Health and Physical Education in the Elementary Schools (3) FWS

PHED 495

Prerequisite:

Professional Internship (1­15) FWS permission of the instructor, department chair and college dean. Learning Contract must be on file before the internship commences.

PHYSICAL EDUCATION, HEALTH AND RECREATION

PHED 337

Prerequisite:

Team Sports (2) S HLED 200 and concurrent with PHED 336 and PHED 368.

PHED 393

This is a physical education course designed to develop skills and progressive methods in teaching team sports for effective K­12 instruction.

PHED 340

Prerequisite:

Rhythms and Games (2) W

HLED 200 and concurrent with PHED 341 and PHED 367.

This course is designed to train students to teach the American Red Cross Learn to Swim Program. Prospective students are advised to take PHED 394 Lifeguard Training. Course is conducted to meet the requirements of the American Red Cross Instructor's course. Certificates are awarded to those who qualify.

Water Safety Instructor's Course (3) S

This course is a full-time working experience with youth in a health and / or fitness promotion program. The experience is under the direction of an health and fitness professional or a person of equivalent training. An approved CEL. PHED 496 ExperimentalCourse

(1­5)

A course in the developmental stages.

FWS

PHED 497

PHED 394

Prerequisites:

Lifeguard Training (3) W

1. Swim 500 yds. continuously, using each of the following strokes for 100 yds. each: front crawl, breaststroke and sidestroke; remaining 200 yds. student's choice. No time requirement for this skill; 2. Submerge to a minimum of 7 ft. and retrieve a 10 pound object and return with it to the surface. No time requirement for this skill; 3. Tread water for two minutes using legs only. These skills will be tested the first class session.

This course is designed to develop skills and progressive methods in teaching games using rhythm for effective K­12 instruction. Activities could include dance, movement experiences and games that help develop motor skills.

Workshops dealing with specific aspects of physical education are conducted either during the summer or by extension.

Workshops, Short Courses, Conferences (1­5) FWS

PHED 498 PHED 499

Prerequisites:

Seminar (1­5) FWS Directed Study (1­15) FWS junior standing or permission of the instructor, department chair and college dean.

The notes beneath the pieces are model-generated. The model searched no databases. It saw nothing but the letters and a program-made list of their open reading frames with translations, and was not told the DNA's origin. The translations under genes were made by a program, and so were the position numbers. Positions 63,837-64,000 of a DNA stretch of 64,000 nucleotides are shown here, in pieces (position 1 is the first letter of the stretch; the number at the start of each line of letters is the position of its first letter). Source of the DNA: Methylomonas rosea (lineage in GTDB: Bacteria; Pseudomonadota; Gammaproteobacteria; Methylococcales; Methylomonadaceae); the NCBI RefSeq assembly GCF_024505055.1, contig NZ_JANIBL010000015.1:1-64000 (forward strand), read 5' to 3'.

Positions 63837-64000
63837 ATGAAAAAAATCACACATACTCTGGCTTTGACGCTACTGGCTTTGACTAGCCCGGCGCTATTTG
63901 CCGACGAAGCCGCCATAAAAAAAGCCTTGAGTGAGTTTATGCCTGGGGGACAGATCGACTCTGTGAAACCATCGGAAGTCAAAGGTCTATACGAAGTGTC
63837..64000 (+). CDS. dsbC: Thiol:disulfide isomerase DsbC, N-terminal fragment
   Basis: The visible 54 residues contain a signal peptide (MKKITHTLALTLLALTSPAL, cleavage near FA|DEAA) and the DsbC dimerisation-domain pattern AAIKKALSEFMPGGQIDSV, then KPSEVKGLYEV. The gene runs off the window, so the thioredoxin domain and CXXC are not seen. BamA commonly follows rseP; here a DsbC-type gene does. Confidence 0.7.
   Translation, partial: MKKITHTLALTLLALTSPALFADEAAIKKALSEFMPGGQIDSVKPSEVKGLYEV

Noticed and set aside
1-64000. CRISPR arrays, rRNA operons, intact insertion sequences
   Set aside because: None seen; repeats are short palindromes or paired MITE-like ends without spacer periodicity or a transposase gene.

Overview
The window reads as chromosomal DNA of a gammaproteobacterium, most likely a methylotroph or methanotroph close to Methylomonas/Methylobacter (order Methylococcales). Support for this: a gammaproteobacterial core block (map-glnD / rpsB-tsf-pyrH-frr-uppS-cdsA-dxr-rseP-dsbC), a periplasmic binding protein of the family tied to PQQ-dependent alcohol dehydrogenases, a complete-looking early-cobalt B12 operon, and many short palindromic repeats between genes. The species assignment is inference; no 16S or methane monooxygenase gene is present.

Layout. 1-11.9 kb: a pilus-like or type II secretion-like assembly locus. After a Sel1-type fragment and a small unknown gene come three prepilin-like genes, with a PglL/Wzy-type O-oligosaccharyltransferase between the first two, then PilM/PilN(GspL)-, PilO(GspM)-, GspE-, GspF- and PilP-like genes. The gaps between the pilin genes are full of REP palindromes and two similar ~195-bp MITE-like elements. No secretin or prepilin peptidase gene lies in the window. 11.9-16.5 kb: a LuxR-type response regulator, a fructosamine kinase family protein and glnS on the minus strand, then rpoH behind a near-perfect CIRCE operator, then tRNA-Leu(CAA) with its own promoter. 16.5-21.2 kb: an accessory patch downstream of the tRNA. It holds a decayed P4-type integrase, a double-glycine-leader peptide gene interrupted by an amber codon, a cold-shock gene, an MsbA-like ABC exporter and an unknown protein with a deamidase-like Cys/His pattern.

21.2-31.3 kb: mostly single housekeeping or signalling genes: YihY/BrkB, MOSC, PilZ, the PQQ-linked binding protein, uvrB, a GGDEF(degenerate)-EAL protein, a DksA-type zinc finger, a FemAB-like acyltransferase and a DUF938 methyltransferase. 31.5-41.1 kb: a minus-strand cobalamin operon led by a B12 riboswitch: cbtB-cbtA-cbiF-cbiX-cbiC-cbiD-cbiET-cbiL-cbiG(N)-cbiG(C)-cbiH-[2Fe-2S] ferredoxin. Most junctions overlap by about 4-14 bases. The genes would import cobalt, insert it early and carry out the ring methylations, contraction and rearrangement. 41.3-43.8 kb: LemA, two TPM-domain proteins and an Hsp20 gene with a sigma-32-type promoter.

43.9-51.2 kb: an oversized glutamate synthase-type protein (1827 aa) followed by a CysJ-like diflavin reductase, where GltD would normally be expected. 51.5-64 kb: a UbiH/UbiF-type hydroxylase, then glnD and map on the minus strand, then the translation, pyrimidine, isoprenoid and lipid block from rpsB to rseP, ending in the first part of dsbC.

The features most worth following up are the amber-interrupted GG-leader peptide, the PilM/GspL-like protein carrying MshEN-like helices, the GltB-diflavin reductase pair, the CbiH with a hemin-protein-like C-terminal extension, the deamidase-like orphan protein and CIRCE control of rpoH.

PHED 341

Prerequisite:

Elementary School Activities (2) W HLED 200 and concurrent with PHED 340 and PHED 367.

This course is designed to develop skills and progressive methods in teaching a wide range of activities appropriate for elementary physical education classes.

PHED 342

Prerequisite:

Lifelong Leisure Activities (2) F

HLED 200.

This course is designed to develop skills and progressive methods in teaching lifelong leisure activities for effective K­12 instruction. Activities such as road and mountain bicycling, rock climbing, hiking-camping, canoeing, golf, cross-country skiing, orienteering and adventure ropes may be included.

A nationally certified course for Eastern Washington University students designed to teach lifeguard candidates the skills and knowledge needed to prevent emergencies and respond to aquatic emergencies (Professionalism, Prevention, Aquatic Rescues, CPR for the Professional Rescuer, First-aid and Spinal Injury Management). This course certification (National American Red Cross Lifeguarding) will prepare and qualify students for aquatic employment throughout the United States.

Study of selected problems in the field of physical education.

PHED 505

This course introduces students to the different specialization areas in the MS program and prepares students for the graduate school experience. At the conclusion of this course, students are expected to have chosen a graduate advisor appropriate for their specialization.

Current Issues Seminar (3) F

PHED 506

PHED 395

Prerequisites:

Field Practicum (2) FWS

PHED 170, 250, 251, 252, HLED 194; permission of the instructor, department chair and college dean.

PHED 343

Prerequisite:

Wellness and Fitness (2) WS PHED 367 or permission of the instructor.

A physical education course designed to develop skills and progressive methods in teaching wellness and fitness for effective K­12 instruction.

276

PHED 348

A study of the structural components of human movement, as well as the study of the laws of physics as they affect human movement. Special attention is given to the analysis of movement.

Anatomical/Mechanical Kinesiology (4)